Other lawmakers did not respond to requests for comment.
Some observers pointed to the left-leaning stances of many of the remaining holdouts, who could ultimately influence the extent of debate on key issues like affordability.
"With Corker-Warner enabling the debate in the Senate to get beyond 'should there be a government role beyond FHA,' progressives on the Banking Committee will want any bill that leaves the committee to have strong provisions that focus housing finance reform on serving borrowers and communities as well as on protecting taxpayers and ensuring that mortgage servicing protects borrowers as well as investors," said Ellen Seidman, a senior fellow at the Urban Institute.
One housing lobbyist noted that hometown geographies may also play a related role.
"To me when you look at the Democrats that haven't signed onto Corker-Warner, it's more about a commonality of concerns coming from large, populated areas—multifamily and affordability issues," said the lobbyist, who spoke on condition of anonymity. "Multifamily because they are from states with a larger rental population and affordability because you have a bigger variety of constituent groups based on demographics and economics."
By comparison, the Democratic lawmakers that have already signed on as sponsors to the Corker-Warner bill include Sens. Jon Tester of Montana, Heidi Heitkamp of North Dakota, Kay Hagan of North Carolina, Joe Manchin of West Virginia, and Mark Begich of Alaska.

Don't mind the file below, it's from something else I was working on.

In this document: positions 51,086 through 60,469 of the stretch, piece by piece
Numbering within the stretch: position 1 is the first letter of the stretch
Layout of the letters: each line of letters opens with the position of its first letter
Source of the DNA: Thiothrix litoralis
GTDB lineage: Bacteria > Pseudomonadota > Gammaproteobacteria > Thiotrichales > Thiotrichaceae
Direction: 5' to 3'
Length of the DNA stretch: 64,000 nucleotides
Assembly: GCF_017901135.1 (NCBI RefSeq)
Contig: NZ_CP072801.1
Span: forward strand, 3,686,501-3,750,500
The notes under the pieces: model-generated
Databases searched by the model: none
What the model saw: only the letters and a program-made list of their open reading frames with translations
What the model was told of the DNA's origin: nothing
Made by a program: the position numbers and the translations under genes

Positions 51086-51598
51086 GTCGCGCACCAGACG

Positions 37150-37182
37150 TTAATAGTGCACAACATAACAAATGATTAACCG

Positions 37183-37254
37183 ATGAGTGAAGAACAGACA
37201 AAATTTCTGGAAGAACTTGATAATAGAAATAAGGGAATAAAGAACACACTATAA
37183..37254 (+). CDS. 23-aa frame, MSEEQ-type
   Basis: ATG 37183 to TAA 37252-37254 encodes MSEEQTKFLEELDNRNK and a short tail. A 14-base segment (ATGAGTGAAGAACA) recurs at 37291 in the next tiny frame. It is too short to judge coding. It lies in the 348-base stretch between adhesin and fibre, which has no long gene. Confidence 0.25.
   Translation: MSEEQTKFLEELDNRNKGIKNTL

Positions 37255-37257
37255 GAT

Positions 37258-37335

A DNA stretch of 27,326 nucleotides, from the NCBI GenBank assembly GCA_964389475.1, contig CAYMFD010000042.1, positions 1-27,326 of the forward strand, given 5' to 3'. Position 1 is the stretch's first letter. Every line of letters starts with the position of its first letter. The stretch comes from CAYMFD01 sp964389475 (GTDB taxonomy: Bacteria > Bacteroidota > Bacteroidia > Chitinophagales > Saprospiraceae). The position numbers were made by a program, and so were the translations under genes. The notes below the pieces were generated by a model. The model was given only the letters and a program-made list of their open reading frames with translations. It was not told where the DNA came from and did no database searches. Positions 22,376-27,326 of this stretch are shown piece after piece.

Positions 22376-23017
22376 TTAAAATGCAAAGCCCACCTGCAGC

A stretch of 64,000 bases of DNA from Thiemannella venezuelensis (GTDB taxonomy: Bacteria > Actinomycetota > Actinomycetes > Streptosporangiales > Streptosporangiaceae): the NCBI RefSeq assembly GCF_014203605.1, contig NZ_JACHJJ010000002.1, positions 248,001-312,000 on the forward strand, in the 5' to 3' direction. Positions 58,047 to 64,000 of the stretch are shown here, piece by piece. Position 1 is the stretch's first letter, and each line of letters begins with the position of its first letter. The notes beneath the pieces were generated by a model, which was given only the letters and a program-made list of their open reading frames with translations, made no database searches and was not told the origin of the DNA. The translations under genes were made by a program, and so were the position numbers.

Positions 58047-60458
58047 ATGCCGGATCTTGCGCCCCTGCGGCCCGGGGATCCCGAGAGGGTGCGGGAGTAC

Another key figure in the debate is former Rep. Mel Watt, D-N.C., who was sworn in as the new director of the Federal Housing Finance Agency on Monday. Observers said his tenure at the agency could slow Democrats' push for action on housing finance reform, particularly if he makes critical policy changes like funding the National Housing Trust Fund, and if the GSEs continue to provide the government with a steady stream of revenue.
"Democrats have a lot less need to compromise. You have your preferred man running the FHFA and you will have him running it for at least a couple of years after Obama leaves the White House—assuming there's no blowup at Fannie or Freddie," said Edward Mills, a policy analyst at FBR Capital Markets.
Still, analysts by and large predicted that lawmakers are more likely to use their negotiating position to express concerns and advocate for changes on the margins of a bill, rather than work to torpedo the effort entirely. That will prove especially true if the legislation gains steam and appears poised to advance.
"If it becomes clear this is the way forward, look for there to be a bandwagon effect. But only if they get a couple of provisions to satisfy their needs," said Mills. "Members of Congress, like anyone, like to be part of a winning team."
The strategy comes despite the fact that the GSE debate has in some ways been stacked against more liberal members of the caucus. The plan forged by Corker and Warner is considered centrist, and the countervailing force in the House is a much more conservative bill being pushed by Texas Republican Rep. Jeb Hensarling.
"I think there is some concern among liberal Democrats that the fight is between the center and the right, and if starting point is the center, they're going to lose," said Mills.
But for now, all eyes remain on Johnson and Crapo and what sort of deal they are able to reach in the coming months. There's no sense for others to speak out at this stage until there's legislative text, observers noted.
"From what I can see, everyone on the committee has taken the position of being getable. If someone says 'I can't vote for this under any circumstances,' they have no negotiating power," said Calabria.